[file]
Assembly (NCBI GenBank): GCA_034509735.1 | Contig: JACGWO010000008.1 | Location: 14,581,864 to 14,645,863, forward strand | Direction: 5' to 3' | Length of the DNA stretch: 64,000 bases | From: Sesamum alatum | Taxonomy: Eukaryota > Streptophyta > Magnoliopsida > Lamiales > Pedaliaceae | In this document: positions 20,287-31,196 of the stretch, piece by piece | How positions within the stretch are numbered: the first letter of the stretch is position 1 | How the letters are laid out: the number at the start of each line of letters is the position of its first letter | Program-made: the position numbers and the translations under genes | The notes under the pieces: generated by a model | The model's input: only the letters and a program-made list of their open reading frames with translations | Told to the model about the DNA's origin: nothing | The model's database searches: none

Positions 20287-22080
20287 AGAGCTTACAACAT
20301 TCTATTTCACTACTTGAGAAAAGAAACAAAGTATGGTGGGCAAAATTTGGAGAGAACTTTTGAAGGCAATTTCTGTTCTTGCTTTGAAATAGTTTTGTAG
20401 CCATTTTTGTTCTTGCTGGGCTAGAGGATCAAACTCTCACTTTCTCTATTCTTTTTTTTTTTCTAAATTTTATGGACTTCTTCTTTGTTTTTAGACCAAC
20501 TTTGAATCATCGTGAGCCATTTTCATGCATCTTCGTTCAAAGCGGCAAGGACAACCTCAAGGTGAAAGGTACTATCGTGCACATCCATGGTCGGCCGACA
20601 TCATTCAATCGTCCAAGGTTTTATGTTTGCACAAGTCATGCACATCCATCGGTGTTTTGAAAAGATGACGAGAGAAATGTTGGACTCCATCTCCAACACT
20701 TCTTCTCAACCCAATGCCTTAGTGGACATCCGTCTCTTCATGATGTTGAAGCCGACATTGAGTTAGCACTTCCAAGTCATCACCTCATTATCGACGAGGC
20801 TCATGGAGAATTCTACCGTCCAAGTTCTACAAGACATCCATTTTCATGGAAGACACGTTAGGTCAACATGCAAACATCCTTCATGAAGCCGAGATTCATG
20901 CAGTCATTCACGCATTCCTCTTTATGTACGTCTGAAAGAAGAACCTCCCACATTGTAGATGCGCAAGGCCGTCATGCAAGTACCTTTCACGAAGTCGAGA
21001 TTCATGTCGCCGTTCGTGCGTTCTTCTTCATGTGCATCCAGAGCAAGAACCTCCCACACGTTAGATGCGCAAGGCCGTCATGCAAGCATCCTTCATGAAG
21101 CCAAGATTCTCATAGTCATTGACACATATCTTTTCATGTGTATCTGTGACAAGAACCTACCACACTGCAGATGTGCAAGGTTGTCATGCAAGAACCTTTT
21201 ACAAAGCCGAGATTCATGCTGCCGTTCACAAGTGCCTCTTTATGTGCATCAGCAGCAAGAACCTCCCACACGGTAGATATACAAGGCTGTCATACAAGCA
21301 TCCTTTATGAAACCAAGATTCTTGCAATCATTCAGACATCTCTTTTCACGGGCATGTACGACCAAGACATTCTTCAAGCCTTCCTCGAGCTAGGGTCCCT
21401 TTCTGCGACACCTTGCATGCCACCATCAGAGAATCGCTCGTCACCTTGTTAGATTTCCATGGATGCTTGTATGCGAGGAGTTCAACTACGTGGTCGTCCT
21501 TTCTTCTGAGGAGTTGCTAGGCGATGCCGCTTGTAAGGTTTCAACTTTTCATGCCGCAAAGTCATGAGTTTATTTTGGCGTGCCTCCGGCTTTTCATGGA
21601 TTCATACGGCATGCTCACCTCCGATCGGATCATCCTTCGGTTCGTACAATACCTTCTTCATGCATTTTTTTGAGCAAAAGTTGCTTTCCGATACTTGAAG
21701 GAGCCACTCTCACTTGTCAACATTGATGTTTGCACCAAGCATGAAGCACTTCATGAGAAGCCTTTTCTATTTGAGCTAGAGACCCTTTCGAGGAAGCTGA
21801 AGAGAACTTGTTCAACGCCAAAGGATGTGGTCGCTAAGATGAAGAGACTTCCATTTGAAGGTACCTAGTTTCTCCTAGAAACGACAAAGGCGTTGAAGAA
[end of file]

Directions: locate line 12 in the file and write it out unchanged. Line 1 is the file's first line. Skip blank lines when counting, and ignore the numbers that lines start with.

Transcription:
21101 CCAAGATTCTCATAGTCATTGACACATATCTTTTCATGTGTATCTGTGACAAGAACCTACCACACTGCAGATGTGCAAGGTTGTCATGCAAGAACCTTTT